As I finished Tom Holt’s book Life, Liberty and the Pursuit of Sausages and placed it down on the table I happened to glance at the back cover and immediately snatched it up again. ‘No!’ I exclaimed to my inamorata. ‘But how thrilling! Mr Holt has written two more Lucia novels!’ I hastened to the website of my favourite bookseller to order them post haste; then I hurried into town to spread the news. ‘Bit late, Elizabeth,’ observed quaint Irene with a puff on her pipe. ‘They came out in 1985. Ha!’ and she turned on her heel and left. Was she alone in the knowledge? Alas, no – every citizen of Tilling had long been apprised of these additional volumes and Mr and Mrs Wyse had gone to the lengths of ordering special leather-bound volumes to go with the rest of their collection. Feeling slightly dashed, I returned home to await the delivery of said books in order to complete my education.
It is indeed true, and why I didn’t know it until now I can’t say, but Tom Holt has written a pair of additional volumes in the Mapp and Lucia series. E F Benson died in 1940 leaving his characters utterly bereft, and Holt came to the rescue. The question was, could he do them justice? I opened Lucia in Wartime in some trepidation, but I need not have worried: the answer is that yes, he could – and did; in fact I annoyed OH so much with my laughter that the earbuds were brought into play. The books are glorious. Tilling lives again; the shops where gossip is exchanged, the corner house called Mallards (in reality Lamb House where both Benson and Henry James lived), Twistevants the grocer’s, Hopkins the fishmongers, quaint Irene’s Taormina and Glebe, where Elizabeth Mapp is forced to live having had to sell Mallards with much grinding and gnashing of teeth to her arch-rival Lucia. The central feature of these stories is of course the rivalry between these two and the delicious balance in which Lucia, by virtue of having a (slightly) larger soul, always wins in the end. All the comedy of the original style is kept – tiny events being described in terms of a Homeric epic – and all in all I thoroughly enjoyed both Lucia in Wartime and Lucia Triumphant. Only two things are missing: why do the characters not, as they always did, use au reservoir as a valediction? And what on earth has happened to Mistress Mapp’s little piggies which she always greeted in the morning if Withers was present and counted as soon as Withers had left? I think we should be told.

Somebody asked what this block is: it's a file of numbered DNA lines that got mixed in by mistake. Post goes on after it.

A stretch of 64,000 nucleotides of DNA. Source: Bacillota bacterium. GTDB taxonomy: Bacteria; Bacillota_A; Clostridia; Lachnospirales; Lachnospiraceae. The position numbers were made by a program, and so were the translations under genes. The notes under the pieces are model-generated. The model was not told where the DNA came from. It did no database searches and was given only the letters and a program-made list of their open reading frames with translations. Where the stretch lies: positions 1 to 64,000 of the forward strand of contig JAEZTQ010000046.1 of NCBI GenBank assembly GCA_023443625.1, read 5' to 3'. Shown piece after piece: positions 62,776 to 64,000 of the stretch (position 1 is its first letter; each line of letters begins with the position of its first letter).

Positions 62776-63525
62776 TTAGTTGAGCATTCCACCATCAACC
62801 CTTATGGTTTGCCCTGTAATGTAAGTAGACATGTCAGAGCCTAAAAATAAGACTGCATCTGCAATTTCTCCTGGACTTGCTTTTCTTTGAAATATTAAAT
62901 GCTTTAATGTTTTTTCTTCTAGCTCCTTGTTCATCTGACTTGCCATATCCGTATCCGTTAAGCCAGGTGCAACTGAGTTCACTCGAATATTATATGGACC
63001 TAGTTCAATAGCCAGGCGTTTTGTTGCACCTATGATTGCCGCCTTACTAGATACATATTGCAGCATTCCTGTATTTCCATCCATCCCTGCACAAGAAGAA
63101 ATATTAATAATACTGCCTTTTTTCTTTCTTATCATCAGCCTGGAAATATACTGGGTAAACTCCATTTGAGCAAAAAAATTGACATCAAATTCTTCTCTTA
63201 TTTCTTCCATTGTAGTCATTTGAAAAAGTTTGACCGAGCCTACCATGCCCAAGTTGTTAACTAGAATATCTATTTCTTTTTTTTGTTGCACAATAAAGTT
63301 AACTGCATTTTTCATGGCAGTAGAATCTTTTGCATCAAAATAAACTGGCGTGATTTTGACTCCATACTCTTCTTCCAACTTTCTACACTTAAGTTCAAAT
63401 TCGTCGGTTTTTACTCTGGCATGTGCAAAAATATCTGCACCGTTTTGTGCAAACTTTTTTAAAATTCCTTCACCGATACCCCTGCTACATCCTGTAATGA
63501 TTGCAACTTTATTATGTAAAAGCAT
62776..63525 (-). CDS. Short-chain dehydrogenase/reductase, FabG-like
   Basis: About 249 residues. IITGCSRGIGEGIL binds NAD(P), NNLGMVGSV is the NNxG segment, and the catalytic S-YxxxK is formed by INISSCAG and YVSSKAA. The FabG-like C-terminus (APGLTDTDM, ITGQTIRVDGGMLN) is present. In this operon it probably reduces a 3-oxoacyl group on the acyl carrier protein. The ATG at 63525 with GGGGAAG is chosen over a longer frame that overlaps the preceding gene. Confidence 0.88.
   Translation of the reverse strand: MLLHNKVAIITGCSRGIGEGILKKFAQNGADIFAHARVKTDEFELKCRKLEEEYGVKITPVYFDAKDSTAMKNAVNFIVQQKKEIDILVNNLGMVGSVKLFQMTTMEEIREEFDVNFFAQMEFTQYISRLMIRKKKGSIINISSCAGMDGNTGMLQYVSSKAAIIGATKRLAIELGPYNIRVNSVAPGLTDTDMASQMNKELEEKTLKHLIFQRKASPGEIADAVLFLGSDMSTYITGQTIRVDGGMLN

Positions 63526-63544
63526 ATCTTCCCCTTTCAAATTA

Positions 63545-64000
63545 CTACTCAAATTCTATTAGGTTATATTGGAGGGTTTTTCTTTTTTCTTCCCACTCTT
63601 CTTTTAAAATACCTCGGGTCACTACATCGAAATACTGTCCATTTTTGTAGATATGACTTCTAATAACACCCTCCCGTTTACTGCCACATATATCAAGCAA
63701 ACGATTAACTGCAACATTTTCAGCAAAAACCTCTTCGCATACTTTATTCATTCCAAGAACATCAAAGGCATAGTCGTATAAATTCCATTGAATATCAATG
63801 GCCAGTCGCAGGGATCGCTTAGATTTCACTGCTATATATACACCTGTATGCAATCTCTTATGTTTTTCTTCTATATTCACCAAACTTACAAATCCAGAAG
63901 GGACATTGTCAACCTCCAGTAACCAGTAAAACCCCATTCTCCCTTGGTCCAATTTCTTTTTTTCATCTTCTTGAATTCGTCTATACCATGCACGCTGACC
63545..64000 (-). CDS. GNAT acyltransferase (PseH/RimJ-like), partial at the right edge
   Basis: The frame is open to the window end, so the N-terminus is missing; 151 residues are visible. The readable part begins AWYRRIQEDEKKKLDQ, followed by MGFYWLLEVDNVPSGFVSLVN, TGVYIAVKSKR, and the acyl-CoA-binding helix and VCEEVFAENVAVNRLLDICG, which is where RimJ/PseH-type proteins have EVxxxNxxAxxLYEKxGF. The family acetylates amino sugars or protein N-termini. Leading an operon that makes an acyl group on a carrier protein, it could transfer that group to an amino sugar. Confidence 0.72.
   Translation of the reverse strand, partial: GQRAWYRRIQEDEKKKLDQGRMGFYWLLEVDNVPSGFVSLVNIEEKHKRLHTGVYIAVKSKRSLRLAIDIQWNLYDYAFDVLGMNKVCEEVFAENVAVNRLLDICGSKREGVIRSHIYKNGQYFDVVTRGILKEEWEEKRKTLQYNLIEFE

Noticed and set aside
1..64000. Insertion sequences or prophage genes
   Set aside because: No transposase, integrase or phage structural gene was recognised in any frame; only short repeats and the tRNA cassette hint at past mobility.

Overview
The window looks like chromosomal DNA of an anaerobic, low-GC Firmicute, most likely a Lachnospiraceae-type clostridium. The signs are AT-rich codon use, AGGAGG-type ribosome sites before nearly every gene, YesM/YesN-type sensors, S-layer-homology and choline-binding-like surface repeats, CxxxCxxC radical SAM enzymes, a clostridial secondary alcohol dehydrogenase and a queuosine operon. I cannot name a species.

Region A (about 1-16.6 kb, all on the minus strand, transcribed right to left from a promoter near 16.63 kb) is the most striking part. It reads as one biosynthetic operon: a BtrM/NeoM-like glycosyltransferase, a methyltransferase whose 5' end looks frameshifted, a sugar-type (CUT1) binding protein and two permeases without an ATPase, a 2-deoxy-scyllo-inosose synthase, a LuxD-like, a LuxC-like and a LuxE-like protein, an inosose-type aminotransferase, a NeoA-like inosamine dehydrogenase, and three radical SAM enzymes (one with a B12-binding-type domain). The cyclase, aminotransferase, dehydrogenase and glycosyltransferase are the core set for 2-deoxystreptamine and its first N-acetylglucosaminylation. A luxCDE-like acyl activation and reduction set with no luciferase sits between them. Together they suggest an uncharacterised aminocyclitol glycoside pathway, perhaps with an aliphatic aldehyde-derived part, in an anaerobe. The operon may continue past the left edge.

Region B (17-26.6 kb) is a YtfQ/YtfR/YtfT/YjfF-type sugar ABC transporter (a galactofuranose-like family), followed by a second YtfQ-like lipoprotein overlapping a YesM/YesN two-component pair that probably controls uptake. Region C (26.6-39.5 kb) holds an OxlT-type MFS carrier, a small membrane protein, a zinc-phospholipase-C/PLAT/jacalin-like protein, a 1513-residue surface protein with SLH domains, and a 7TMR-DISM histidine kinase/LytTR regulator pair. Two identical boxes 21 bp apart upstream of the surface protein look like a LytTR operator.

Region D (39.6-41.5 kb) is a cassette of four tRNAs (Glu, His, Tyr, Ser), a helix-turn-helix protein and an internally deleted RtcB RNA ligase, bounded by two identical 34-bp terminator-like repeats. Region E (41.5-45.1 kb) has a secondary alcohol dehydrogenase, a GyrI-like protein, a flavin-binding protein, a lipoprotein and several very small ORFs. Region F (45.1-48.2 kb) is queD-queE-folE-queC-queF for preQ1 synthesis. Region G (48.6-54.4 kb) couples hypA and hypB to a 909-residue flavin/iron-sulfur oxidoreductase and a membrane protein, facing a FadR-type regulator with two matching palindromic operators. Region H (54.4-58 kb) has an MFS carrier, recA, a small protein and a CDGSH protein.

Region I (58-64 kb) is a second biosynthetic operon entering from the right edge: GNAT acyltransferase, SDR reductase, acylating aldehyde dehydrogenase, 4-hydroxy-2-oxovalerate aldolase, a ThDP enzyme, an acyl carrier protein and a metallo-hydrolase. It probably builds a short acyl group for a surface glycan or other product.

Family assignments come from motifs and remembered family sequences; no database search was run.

If you have not yet been to Tilling I urge you to visit as soon as possible. Here are the originals and here are Tom Holt’s additions to the canon.
PS No! But how thrilling! I’ve just discovered a third, a novella. I must order it immediately.